I have a number of friends in the gaming community who exclusively read media tie-ins, and no amount of urging on my part will ever change that. They are simply a fan of the *thing*, be it Battletech or Buffy or M:tG or whatever, and they read the books because it is an expansion of the universe of the *thing*. Simply another outlet of their obsession. And that's really why media tie-ins get made, I think. You have an audience, a die hard customer base who will put down the cash regardless of the quality. It's an undeniable market force. If the authors of media tie-ins had to compete in the general market, if they didn't have so many guaranteed sales, then I think you'd see an increase in the quality of the work.

What's important about media tie-ins, and has already been mentioned, is that they serve as a gateway. The kid who plays Halo, downloads the Halo wallpaper, hangs out on Halo message boards, laughs at the Halo-themed webcomics, goes to the bookstore and buys the Halo books. And maybe he reads them all, so he picks up Starship Troopers, or Armor, or whatever. Maybe that leads to something more. Beats me. But my tastes were pretty uncomplicated when I was a kid. If I hadn't started out in Bolo and Berserker, maybe I never would have gotten to Neuromancer and from there to wherever we are today.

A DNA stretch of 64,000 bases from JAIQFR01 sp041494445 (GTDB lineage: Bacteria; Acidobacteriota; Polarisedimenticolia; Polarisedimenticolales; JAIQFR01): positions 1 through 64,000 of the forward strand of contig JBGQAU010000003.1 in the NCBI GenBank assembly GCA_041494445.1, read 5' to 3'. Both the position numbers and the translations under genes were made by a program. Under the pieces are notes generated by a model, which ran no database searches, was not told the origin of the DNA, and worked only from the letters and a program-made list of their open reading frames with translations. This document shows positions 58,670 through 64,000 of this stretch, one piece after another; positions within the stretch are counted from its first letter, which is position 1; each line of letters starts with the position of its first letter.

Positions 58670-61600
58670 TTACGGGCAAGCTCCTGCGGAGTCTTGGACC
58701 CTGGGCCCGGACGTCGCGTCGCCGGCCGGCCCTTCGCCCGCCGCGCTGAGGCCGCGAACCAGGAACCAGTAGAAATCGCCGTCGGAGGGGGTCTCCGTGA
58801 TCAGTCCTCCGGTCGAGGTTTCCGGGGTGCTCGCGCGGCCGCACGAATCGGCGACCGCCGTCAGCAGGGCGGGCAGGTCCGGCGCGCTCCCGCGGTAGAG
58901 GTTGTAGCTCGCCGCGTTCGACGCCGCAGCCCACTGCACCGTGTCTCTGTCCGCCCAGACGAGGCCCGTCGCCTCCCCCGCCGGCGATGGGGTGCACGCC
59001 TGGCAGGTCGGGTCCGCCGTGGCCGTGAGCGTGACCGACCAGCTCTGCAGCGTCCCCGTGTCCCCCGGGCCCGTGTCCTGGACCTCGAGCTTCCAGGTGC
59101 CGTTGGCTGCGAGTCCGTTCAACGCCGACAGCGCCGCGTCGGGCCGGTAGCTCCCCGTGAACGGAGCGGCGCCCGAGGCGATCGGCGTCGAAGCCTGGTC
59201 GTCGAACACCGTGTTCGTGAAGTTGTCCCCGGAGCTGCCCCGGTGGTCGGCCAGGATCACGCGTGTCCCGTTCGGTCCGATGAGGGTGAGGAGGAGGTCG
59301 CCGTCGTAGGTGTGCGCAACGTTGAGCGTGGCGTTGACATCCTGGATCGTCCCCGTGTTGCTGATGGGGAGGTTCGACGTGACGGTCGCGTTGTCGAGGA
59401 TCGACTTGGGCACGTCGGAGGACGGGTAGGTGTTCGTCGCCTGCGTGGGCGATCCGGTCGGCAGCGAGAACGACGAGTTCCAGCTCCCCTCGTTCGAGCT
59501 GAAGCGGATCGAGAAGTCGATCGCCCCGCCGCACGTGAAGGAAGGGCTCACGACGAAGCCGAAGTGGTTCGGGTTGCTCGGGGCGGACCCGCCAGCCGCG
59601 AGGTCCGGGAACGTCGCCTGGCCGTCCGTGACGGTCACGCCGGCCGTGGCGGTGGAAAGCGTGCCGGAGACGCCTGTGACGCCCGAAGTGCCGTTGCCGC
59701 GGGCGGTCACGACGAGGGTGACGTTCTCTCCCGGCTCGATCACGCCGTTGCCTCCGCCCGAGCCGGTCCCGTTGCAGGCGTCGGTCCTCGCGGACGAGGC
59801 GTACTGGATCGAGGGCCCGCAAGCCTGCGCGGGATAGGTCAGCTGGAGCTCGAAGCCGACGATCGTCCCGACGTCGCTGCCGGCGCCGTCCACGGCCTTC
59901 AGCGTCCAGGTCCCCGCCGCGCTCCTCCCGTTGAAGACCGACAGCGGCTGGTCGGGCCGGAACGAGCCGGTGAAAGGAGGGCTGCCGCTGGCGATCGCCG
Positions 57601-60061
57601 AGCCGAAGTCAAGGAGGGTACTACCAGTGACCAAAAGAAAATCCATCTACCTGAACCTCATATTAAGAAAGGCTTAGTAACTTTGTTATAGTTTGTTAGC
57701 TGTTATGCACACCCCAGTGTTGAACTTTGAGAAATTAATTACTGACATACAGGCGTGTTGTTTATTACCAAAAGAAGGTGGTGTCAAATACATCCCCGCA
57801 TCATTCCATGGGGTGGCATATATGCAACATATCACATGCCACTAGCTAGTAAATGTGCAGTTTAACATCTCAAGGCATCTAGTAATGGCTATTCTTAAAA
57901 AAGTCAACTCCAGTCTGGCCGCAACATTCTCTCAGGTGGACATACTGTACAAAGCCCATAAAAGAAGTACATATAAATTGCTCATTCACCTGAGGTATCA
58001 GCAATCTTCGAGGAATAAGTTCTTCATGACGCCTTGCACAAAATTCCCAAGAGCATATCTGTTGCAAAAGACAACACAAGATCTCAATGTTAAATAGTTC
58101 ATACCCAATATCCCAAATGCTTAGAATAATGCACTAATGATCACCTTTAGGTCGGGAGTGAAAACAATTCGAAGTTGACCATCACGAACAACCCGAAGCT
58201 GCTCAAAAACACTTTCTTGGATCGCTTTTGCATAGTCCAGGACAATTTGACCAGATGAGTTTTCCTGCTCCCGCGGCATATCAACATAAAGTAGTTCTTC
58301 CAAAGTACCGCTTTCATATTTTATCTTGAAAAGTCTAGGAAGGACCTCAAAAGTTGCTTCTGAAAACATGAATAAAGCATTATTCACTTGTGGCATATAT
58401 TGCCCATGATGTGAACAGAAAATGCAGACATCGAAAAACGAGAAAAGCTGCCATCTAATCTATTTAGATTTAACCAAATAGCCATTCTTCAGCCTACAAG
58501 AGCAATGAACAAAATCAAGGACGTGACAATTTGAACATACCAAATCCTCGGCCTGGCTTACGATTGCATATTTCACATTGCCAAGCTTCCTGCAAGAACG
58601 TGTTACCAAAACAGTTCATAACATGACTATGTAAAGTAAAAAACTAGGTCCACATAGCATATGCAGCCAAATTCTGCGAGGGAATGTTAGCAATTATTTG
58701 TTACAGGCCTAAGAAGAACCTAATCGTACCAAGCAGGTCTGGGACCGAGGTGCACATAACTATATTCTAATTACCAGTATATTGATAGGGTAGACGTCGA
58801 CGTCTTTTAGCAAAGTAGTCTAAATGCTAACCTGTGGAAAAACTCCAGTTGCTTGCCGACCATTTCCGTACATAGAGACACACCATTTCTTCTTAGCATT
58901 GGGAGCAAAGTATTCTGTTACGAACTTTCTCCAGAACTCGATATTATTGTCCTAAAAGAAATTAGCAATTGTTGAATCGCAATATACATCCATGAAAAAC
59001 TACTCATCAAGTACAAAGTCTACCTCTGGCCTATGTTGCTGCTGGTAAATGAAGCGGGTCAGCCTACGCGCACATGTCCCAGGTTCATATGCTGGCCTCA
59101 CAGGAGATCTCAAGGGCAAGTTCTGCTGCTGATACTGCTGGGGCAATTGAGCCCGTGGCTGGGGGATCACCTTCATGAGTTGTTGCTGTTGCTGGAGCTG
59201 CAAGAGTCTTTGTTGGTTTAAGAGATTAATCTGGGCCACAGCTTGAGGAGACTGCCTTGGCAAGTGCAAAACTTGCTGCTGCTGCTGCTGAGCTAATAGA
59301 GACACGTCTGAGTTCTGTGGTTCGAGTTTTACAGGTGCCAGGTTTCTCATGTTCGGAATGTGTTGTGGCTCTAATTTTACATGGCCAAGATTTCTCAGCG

A.R.Yngve said...

Surely not all SF-related media tie-in books are written for the "diehards"?
:-S

Tim Akers said...

I think at that point I'm talking about all media tie-in, uh, media. Videogames, for example. A spiderman videogame, regardless of quality of content, will sell X copies. X tends to be a very high number when you're attaching to a successful brand. It's just marketing.

And I think the same applies to media tie-in books. It's not true in all cases (I say, since I haven't done an indepth study of this, and I don't want to make any broad statements) but these things sell to a specific audience, and that audience will buy it because of how it's branded, rather than how it's written. The readers of the literature will, after time, develop favorite authors and such, and people do develop a name in that splinter industry. But what brought the reader to the book was not the author, or the story, but the trademark.

Lou Anders said...

When I worked in journalism for UK magazine publisher Titan Books, whose specialty was in high quality tie-in magazines (Star Trek Monthly, Star Wars Monthly, etc...), they were constantly considering moving into a general interest SF magazine. Eventually - after I left - they did so with the purchase of Dreamwatch, but what had caused their hesitancy was this: A tie-in magazine like Star Trek has a predictable number of guaranteed sales every issue, because anything with "Star Trek" written on it will ALWAYS sell to a die-hard core that buys regardless of quality. A general monthly's sales figures vary from month to month, depending on who is on the cover. That was why, a few years ago, Sarah Michelle Gellar was on every single issue of every general SF mag. So yes, there IS a non-descriminating core audience backing the appeal of the media tie-in.